“The Moment” is a good idea, stretched rather uncomfortably and beyond its weight to fill an hour. People who abandoned careers in exciting fields — in the first two episodes, sports photography and NASCAR driving — are given second chances to see if they can live out their dreams. It’s an appealing notion for those who embrace the lyric that life is what happens while you’re making other plans, though the show doesn’t quite possess the necessary heft to pull off the conceit. Indeed, this USA network reality show can’t sustain what in hindsight feels more like a recurring newsmagazine featurette.
As a consequence, the premise must be padded, challenges concocted, and drama stoked. And while none of that’s unusual for the genre (think of how the situation gets milked in something like “Undercover Boss”), in this context, it still makes for a slow shuffle toward the finish line, as opposed to a triumphant race across it.
Former Super Bowl-winning quarterback Kurt Warner — who got his own second chance, having been plucked from the obscurity of the Arena Football League — is a logical choice on paper to host, but despite leading-man looks and a genial manner doesn’t bring much personality to the proceedings. The premiere, in which a mother auditions to work for Sports Illustrated, does provide insight into what makes a good sports photographer, but the run-up to a yea-or-nay decision grows flabby, and the tedium is even more pronounced in the second hour.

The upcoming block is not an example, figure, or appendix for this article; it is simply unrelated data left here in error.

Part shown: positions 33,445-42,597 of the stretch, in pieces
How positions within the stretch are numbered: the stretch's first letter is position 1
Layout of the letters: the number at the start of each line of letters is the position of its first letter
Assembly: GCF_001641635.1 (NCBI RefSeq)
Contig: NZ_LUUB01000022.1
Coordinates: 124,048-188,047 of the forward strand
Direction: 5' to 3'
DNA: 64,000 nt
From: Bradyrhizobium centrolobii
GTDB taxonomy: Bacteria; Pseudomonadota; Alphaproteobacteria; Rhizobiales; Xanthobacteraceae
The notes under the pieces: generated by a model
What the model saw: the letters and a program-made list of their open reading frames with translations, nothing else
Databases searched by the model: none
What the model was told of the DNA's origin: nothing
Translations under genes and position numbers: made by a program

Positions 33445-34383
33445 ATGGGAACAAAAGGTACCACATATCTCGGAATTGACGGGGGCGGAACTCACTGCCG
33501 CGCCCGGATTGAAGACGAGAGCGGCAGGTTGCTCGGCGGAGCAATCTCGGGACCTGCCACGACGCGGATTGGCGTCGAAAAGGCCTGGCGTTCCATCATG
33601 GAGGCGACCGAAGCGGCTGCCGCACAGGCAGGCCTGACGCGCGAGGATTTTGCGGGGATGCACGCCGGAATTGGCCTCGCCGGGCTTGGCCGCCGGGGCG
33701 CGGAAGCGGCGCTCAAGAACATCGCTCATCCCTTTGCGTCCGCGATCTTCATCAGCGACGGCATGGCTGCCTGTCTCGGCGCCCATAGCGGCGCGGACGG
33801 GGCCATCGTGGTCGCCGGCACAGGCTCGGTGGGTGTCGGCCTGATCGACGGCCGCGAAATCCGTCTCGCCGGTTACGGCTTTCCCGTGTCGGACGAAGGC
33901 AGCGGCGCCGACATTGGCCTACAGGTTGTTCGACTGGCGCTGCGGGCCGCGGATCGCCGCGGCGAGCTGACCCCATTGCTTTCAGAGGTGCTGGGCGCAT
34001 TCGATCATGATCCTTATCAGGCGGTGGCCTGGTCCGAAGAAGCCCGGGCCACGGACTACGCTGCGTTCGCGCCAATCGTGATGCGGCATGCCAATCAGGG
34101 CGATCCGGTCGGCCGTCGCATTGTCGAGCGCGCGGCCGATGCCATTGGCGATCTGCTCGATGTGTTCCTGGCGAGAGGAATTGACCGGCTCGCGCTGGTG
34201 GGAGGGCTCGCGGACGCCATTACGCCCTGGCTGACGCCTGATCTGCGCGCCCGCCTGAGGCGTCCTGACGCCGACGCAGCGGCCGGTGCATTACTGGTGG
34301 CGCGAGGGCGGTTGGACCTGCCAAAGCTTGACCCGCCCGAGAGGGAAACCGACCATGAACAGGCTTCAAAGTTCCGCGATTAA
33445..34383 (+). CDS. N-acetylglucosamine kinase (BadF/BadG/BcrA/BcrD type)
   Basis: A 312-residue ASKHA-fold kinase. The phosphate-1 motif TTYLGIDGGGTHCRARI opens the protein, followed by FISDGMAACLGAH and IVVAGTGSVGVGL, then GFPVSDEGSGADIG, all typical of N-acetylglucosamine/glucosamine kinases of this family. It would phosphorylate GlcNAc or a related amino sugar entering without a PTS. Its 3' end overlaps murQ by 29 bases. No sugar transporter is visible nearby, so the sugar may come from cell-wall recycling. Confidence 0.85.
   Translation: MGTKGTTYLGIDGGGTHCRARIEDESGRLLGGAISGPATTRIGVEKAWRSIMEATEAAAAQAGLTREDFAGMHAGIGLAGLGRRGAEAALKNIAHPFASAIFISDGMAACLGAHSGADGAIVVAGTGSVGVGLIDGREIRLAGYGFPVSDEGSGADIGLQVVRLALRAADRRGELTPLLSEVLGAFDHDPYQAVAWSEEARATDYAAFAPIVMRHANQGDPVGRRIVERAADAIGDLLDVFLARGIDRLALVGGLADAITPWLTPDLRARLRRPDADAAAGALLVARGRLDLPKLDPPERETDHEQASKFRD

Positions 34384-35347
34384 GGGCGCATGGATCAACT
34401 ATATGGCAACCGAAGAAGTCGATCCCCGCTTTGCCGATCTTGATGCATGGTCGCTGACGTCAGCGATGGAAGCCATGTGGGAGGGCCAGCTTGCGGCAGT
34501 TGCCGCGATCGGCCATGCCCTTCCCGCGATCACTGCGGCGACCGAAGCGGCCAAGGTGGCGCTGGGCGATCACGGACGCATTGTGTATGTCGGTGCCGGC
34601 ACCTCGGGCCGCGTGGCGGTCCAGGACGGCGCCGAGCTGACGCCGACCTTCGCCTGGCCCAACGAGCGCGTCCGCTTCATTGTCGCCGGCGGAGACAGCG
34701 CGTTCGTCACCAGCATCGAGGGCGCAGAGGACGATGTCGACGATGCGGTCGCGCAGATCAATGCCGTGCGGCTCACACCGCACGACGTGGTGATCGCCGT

To its credit, “The Moment” doesn’t promise participants success, merely a shot at grabbing the brass ring — a concept to which many can no doubt relate.
That said, it’s hard to escape a sense that in a slightly earlier era, this sort of enterprise would have been offered as Saturday-afternoon syndicated filler as opposed to a ready-for-primetime player.
In that regard, “The Moment” demonstrates a fact to which Warner can no doubt attest: Just because you have the desire doesn’t mean you’re necessarily good enough to make the cut.
Meanwhile, sister NBCUniversal cabler Syfy offers the mashup title “Deep South Paranormal,” an almost pathetically obvious attempt to breed “Ghost Hunters” with “Duck Dynasty”/”Here Comes Honey Boo Boo,” and scare up some good-ol’-boy ratings in the process.
“Down in the South, they do things a little different,” the narrator, Keith, explains near the outset, “and the same applies when it comes to huntin’ ghosts.”
Oh puh-leeze. Unless you count the ZZ Top beards, this is the same night-vision photography shtick, as the Scooby gang investigates an allegedly haunted old mill in Louisiana.
“I think we’re onto something, Bubba,” Keith says, thinking they’ve encountered an apparition. Maybe, but given how often the music swells in response to pretty much nothing, we’re certainly onto you.
OK, so reality TV’s redneck wave (recently detailed in a good Los Angeles Times piece) hasn’t crested yet, but the attempts to cash in are becoming more ridiculous. In terms of upside, though, there are an awful lot of dead Hatfields and McCoys out there who met violent ends. So knock yourself out pannin’ for that Nielsen gold, Jethro — er, Keith.
(Series; USA, Thurs. April 11, 10 p.m.)
Host: Kurt Warner.
Produced by THE Company. Executive producers, Charlie Ebersol, Justin Hochberg, Richard Hall; co-executive producers, Ryan Simpkins, Gia Galligani, Andy Scheer. 60 MIN.
Deep South Paranormal
(Series; Syfy, Wed. April 10, 10 p.m.)
Produced by BASE Prods. Executive producers, John Brenkus, Mickey Stern. 60 MIN.